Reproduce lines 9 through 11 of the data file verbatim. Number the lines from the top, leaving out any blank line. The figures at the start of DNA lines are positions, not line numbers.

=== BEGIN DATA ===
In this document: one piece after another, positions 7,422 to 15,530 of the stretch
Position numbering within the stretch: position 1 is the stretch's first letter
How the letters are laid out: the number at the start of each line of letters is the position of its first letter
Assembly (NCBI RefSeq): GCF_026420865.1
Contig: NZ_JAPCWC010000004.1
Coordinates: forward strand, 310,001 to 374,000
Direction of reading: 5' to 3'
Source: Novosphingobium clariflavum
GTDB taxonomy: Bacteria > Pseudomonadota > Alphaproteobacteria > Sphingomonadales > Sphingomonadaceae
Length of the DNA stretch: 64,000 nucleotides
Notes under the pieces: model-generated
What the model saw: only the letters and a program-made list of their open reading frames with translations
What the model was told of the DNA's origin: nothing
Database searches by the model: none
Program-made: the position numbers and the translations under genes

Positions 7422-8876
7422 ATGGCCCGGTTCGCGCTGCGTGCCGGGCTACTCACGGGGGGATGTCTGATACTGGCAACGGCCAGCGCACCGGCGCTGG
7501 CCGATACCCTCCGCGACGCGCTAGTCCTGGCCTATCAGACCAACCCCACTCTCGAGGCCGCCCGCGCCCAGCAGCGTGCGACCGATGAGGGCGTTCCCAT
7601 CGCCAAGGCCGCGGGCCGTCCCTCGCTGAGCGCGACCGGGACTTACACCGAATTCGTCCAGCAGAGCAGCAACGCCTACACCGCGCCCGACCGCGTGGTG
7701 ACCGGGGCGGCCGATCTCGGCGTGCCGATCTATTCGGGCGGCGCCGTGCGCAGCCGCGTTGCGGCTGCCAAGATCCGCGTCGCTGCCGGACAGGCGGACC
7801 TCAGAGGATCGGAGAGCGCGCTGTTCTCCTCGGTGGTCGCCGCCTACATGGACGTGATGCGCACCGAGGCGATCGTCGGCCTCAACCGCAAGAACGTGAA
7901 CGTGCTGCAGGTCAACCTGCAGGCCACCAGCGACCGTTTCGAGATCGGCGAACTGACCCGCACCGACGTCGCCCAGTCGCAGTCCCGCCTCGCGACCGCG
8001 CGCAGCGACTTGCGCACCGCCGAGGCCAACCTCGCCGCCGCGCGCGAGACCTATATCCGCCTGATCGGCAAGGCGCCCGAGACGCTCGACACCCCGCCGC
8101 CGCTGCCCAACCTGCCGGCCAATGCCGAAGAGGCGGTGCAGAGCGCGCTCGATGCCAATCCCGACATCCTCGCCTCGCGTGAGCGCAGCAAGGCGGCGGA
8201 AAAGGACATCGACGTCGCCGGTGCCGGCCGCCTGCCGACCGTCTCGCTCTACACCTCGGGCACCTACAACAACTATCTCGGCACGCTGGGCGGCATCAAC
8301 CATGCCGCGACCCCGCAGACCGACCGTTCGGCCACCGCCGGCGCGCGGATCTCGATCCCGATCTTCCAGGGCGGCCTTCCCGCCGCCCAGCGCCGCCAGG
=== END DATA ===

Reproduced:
GTDB taxonomy: Bacteria > Pseudomonadota > Alphaproteobacteria > Sphingomonadales > Sphingomonadaceae
Length of the DNA stretch: 64,000 nucleotides
Notes under the pieces: model-generated